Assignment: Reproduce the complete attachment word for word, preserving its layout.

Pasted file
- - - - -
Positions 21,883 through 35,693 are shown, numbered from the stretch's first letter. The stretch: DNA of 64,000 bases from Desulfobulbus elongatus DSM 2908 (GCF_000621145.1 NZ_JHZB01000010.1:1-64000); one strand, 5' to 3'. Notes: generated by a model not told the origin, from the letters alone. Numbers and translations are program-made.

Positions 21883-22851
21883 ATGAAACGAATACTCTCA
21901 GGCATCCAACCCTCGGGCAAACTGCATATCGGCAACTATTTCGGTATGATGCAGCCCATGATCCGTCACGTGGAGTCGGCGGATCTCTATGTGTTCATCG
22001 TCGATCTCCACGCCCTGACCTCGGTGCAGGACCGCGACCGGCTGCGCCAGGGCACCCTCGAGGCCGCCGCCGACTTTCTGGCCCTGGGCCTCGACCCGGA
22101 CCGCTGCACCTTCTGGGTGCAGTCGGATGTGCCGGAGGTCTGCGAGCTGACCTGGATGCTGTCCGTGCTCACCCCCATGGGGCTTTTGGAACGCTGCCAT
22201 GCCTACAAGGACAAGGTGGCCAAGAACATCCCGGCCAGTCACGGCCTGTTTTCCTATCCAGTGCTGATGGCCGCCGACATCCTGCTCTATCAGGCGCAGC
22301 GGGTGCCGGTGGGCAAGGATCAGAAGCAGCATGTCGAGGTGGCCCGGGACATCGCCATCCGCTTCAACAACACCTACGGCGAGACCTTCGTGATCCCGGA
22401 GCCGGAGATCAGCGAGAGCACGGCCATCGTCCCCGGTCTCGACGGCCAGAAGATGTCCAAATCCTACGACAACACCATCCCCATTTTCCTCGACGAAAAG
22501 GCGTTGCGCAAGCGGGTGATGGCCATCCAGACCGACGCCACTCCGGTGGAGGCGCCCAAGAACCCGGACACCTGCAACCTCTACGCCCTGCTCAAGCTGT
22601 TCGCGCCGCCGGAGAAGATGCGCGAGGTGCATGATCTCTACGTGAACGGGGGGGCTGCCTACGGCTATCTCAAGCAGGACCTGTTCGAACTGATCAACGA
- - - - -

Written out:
Positions 21,883 through 35,693 are shown, numbered from the stretch's first letter. The stretch: DNA of 64,000 bases from Desulfobulbus elongatus DSM 2908 (GCF_000621145.1 NZ_JHZB01000010.1:1-64000); one strand, 5' to 3'. Notes: generated by a model not told the origin, from the letters alone. Numbers and translations are program-made.

Positions 21883-22851
21883 ATGAAACGAATACTCTCA
21901 GGCATCCAACCCTCGGGCAAACTGCATATCGGCAACTATTTCGGTATGATGCAGCCCATGATCCGTCACGTGGAGTCGGCGGATCTCTATGTGTTCATCG
22001 TCGATCTCCACGCCCTGACCTCGGTGCAGGACCGCGACCGGCTGCGCCAGGGCACCCTCGAGGCCGCCGCCGACTTTCTGGCCCTGGGCCTCGACCCGGA
22101 CCGCTGCACCTTCTGGGTGCAGTCGGATGTGCCGGAGGTCTGCGAGCTGACCTGGATGCTGTCCGTGCTCACCCCCATGGGGCTTTTGGAACGCTGCCAT
22201 GCCTACAAGGACAAGGTGGCCAAGAACATCCCGGCCAGTCACGGCCTGTTTTCCTATCCAGTGCTGATGGCCGCCGACATCCTGCTCTATCAGGCGCAGC
22301 GGGTGCCGGTGGGCAAGGATCAGAAGCAGCATGTCGAGGTGGCCCGGGACATCGCCATCCGCTTCAACAACACCTACGGCGAGACCTTCGTGATCCCGGA
22401 GCCGGAGATCAGCGAGAGCACGGCCATCGTCCCCGGTCTCGACGGCCAGAAGATGTCCAAATCCTACGACAACACCATCCCCATTTTCCTCGACGAAAAG
22501 GCGTTGCGCAAGCGGGTGATGGCCATCCAGACCGACGCCACTCCGGTGGAGGCGCCCAAGAACCCGGACACCTGCAACCTCTACGCCCTGCTCAAGCTGT
22601 TCGCGCCGCCGGAGAAGATGCGCGAGGTGCATGATCTCTACGTGAACGGGGGGGCTGCCTACGGCTATCTCAAGCAGGACCTGTTCGAACTGATCAACGA